Some people eat, sleep and chew gum, I do genealogy and write...

Monday, September 23, 2013

What is a genealogical research retreat?

I will be attending two genealogical research retreats in the near future. The first is a sold-out retreat in Nauvoo, Hancock County, Illinois October 18th and 19th, 2013. The next one is a retreat at the Family History Library in Salt Lake City, Utah from the 28th of October to the 1st of November. Both of these events are sponsored by Family History Expos. This will be my second retreat at the Family History Library and my first in Nauvoo. I believe there are still a few openings for the Family History Library Retreat. I understand from Holly Hansen of Family History Expos that registration for the next Nauvoo Retreat in April, 2014 will be open soon. You will need to check back on the website or watch my blog for the announcement.

A research retreat is basically a chance to get hands-on help in learning research techniques. If you were to visit a place such as Nauvoo, Illinois that is steeped in history, you might not have had the experience of visiting such a place for the purpose of doing research. During the Retreat, there will be experienced and expert researchers there to give instruction, in classes and onsite. We will visit historic sites, but also be visiting the Hancock County Courthouse, local museums and libraries including a visit to the historic Pioneer Cemetery. But this is more than tour, it is an opportunity to learn about the process of doing research. It is true that in two days or so, it will not be possible to do much actual research, but the object is to learn about the techniques of doing research; how to ask questions and setting research goals.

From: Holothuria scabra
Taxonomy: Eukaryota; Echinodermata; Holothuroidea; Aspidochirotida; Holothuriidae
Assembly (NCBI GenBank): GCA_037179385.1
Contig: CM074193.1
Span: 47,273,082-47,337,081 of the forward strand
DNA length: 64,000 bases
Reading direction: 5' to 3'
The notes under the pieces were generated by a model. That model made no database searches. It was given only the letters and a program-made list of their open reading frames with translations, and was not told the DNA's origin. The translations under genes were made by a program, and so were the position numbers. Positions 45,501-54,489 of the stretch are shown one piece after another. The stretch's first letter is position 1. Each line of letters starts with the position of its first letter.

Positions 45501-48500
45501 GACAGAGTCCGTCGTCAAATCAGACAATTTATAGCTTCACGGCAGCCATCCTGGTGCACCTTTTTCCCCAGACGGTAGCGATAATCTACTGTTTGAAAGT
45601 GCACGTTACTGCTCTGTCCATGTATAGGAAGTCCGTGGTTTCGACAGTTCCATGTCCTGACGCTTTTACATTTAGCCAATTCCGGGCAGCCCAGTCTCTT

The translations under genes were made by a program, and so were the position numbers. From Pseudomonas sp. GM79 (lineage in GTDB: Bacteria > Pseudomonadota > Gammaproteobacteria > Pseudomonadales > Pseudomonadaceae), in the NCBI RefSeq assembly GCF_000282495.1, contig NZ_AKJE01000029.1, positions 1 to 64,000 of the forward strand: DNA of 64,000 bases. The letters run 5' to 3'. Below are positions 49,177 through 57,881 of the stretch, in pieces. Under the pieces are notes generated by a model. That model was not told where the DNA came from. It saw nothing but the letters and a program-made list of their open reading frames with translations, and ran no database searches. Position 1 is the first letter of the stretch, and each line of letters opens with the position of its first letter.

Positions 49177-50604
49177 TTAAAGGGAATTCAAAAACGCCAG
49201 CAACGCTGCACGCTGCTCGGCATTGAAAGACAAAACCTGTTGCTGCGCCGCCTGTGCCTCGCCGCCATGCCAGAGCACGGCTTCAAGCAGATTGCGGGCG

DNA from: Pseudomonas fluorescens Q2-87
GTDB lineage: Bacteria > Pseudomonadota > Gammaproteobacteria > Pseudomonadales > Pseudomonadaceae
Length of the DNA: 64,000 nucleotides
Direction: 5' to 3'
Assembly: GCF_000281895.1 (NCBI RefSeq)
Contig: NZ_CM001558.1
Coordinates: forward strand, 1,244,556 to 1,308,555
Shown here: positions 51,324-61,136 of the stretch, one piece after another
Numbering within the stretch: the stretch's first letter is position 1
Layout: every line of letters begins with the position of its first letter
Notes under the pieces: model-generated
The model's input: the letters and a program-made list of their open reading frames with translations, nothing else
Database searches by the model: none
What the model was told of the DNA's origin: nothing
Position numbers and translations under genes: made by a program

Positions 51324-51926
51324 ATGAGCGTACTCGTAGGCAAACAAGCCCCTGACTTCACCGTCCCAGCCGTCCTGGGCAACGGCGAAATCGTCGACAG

The Retreat at the Family History Library is even more intensive. It has a similar format as the Nauvoo Retreat, but for a full week. Every day there are classes in both the morning and the evening. In between, the researchers will get first-hand help from the Family History Expos staff. That staff includes researchers and teachers such as Arlene Eakle. Now, you may not recognize that name, but she is very well known in genealogical circles. She was the co-author of the first edition of The Source back in 1984. She has such a vast amount of experience that after sitting there listening to her explain research principles and sources last Spring in Salt Lake, I was literally amazed and that is an understatement.

See Eakle, Arlene H., and Johni Cerny. The Source: A Guidebook of American Genealogy. Salt Lake City, Utah: Ancestry Pub. Co, 1984.

There might still be some openings for the Salt Lake Retreat but you will have to wait until next year if they are full.

1 comment:

  1. hi..Im student from Informatics engineering, this article is very informative, thanks for sharing :)